The National Institute for Computer-Assisted Reporting, a joint program of IRE and the Missouri School of Journalism; the Knight Chair at Arizona State University’s Walter Cronkite School of Journalism and Mass Communication and IRE are proud to present the Philip Meyer Journalism Award, a contest that recognizes the best journalism done using social research methods.
The awards are in honor of Philip Meyer, professor emeritus and former Knight Chair of Journalism at the University of North Carolina at Chapel Hill. Meyer is the author of Precision Journalism, the seminal 1972 book (and subsequent editions) that focused growing numbers of journalists on the idea of using social science methods to do better journalism. He pioneered in using survey research as a reporter for Knight Ridder newspapers to explore the causes of race riots in the 1960s.
Three awards are given annually — a first, second and third place — to recognize the best work using techniques that are part of precision journalism, computer-assisted reporting and social science research. The awards are: $500 for first, $300 for second, and $200 for third.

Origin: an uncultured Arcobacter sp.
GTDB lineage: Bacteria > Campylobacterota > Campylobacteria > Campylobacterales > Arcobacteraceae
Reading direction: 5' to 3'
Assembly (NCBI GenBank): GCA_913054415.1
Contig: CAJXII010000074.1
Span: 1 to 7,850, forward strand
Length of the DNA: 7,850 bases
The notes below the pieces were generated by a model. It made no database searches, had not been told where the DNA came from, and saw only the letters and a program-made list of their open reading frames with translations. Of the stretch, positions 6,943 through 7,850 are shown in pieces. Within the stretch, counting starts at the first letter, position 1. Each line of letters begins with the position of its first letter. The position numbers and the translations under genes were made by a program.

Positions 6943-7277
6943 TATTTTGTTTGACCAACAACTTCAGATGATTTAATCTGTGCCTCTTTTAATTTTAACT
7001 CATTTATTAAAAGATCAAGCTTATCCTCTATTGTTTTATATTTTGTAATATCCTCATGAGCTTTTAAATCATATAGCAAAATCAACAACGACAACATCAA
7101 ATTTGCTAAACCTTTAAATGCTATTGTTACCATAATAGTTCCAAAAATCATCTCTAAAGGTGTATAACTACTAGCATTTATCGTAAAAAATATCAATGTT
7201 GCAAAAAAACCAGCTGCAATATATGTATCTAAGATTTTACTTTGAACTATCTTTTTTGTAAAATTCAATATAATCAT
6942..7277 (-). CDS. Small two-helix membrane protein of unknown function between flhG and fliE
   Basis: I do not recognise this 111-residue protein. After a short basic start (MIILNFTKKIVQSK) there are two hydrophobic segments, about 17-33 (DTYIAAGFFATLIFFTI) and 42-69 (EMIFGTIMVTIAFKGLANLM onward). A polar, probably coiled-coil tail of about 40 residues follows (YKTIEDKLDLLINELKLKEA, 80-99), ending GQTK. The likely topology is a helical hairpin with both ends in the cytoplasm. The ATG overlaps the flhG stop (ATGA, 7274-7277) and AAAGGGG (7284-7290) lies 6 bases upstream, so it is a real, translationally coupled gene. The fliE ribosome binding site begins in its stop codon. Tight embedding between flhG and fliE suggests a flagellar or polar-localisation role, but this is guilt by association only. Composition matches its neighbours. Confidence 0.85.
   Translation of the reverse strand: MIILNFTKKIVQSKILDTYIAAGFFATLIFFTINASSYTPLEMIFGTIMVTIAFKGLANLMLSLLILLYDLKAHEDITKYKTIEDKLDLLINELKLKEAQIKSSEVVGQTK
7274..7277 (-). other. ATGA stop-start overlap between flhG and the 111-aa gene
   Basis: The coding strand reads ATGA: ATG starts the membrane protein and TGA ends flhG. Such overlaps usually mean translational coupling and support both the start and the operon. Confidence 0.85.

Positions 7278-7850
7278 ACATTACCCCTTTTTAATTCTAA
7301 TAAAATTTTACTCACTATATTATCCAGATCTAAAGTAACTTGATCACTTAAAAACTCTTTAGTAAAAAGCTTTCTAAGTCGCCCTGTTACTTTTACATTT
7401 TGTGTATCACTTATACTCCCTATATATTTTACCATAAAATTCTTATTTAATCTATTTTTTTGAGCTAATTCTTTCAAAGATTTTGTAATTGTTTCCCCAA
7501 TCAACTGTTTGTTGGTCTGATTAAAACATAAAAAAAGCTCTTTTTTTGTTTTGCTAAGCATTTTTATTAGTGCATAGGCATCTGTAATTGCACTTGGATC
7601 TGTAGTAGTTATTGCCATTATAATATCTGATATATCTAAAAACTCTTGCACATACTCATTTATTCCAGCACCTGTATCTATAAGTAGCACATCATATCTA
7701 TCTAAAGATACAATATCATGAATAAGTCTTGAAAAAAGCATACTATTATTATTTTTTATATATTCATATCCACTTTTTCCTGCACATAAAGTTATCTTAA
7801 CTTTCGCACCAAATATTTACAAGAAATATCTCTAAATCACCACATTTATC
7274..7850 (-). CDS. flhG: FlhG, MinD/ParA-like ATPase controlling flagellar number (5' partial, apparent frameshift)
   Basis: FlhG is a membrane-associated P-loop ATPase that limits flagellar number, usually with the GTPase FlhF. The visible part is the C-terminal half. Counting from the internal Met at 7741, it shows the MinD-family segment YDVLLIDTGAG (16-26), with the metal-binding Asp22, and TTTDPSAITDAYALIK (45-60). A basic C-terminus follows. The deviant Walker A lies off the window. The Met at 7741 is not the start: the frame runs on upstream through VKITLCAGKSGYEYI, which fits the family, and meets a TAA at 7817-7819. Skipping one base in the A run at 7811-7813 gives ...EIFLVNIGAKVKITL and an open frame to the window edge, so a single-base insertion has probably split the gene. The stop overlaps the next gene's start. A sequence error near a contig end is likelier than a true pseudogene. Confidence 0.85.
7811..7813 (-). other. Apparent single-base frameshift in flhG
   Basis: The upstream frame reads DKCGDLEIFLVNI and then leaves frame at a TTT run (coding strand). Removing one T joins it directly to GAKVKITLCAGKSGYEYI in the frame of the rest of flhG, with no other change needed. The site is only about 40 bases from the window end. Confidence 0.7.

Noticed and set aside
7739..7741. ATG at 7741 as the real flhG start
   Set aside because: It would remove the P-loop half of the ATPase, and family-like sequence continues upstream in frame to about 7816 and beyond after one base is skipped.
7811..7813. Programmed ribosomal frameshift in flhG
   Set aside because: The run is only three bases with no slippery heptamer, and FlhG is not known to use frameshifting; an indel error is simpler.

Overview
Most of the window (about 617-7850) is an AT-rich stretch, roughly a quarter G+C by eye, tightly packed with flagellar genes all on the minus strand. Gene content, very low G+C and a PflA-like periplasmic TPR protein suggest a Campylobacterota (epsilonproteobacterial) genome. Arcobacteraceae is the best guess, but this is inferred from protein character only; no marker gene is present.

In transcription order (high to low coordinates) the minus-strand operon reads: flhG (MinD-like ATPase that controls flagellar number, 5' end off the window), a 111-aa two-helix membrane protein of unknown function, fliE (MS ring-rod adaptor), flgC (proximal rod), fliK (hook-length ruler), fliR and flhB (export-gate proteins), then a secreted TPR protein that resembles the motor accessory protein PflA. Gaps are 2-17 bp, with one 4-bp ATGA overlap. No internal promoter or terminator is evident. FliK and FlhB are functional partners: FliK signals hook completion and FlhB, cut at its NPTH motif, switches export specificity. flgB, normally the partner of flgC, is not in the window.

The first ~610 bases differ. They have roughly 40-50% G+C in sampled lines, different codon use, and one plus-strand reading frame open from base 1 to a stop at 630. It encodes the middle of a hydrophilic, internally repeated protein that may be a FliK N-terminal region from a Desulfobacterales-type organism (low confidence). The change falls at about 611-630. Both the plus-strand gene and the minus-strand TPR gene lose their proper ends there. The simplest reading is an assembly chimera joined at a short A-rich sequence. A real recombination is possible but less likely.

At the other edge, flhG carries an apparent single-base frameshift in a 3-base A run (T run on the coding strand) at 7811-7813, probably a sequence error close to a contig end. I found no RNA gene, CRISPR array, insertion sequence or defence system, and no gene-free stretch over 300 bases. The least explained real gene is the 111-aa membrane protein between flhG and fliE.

The contest also helps identify the techniques and resources used to complete each story. Entries are placed in the IRE Resource Center, allowing members to learn from each other.
About the 2018 contest
Please visit our contest Q&A for more information
- Entries are now closed.
- Awards will be presented at the 2019 CAR Conference in Newport Beach, California on March 8, 2019.
What can I enter?
For ideas on what you can enter, watch Jennifer LaFleur, then of Reveal for The Center for Investigative Reporting, David Donald (deceased), then of the Investigative Reporting Workshop, and Tom Hargrove, then of the Scripps Howard News Service discuss best practices for great data reporting.